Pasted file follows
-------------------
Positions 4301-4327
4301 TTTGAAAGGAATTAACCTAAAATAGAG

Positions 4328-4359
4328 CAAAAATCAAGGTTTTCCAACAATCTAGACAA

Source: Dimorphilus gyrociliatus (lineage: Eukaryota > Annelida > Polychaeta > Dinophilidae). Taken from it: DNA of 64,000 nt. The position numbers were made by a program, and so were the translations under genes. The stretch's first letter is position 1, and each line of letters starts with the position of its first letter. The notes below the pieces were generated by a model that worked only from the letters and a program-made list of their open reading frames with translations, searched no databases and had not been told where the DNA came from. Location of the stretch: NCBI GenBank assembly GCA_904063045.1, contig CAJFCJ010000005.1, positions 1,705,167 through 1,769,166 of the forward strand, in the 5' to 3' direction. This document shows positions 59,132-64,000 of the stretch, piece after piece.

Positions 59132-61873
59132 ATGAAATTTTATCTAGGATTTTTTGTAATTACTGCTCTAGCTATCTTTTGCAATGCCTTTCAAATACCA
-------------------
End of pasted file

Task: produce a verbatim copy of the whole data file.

Positions 4301-4327
4301 TTTGAAAGGAATTAACCTAAAATAGAG

Positions 4328-4359
4328 CAAAAATCAAGGTTTTCCAACAATCTAGACAA

Source: Dimorphilus gyrociliatus (lineage: Eukaryota > Annelida > Polychaeta > Dinophilidae). Taken from it: DNA of 64,000 nt. The position numbers were made by a program, and so were the translations under genes. The stretch's first letter is position 1, and each line of letters starts with the position of its first letter. The notes below the pieces were generated by a model that worked only from the letters and a program-made list of their open reading frames with translations, searched no databases and had not been told where the DNA came from. Location of the stretch: NCBI GenBank assembly GCA_904063045.1, contig CAJFCJ010000005.1, positions 1,705,167 through 1,769,166 of the forward strand, in the 5' to 3' direction. This document shows positions 59,132-64,000 of the stretch, piece after piece.

Positions 59132-61873
59132 ATGAAATTTTATCTAGGATTTTTTGTAATTACTGCTCTAGCTATCTTTTGCAATGCCTTTCAAATACCA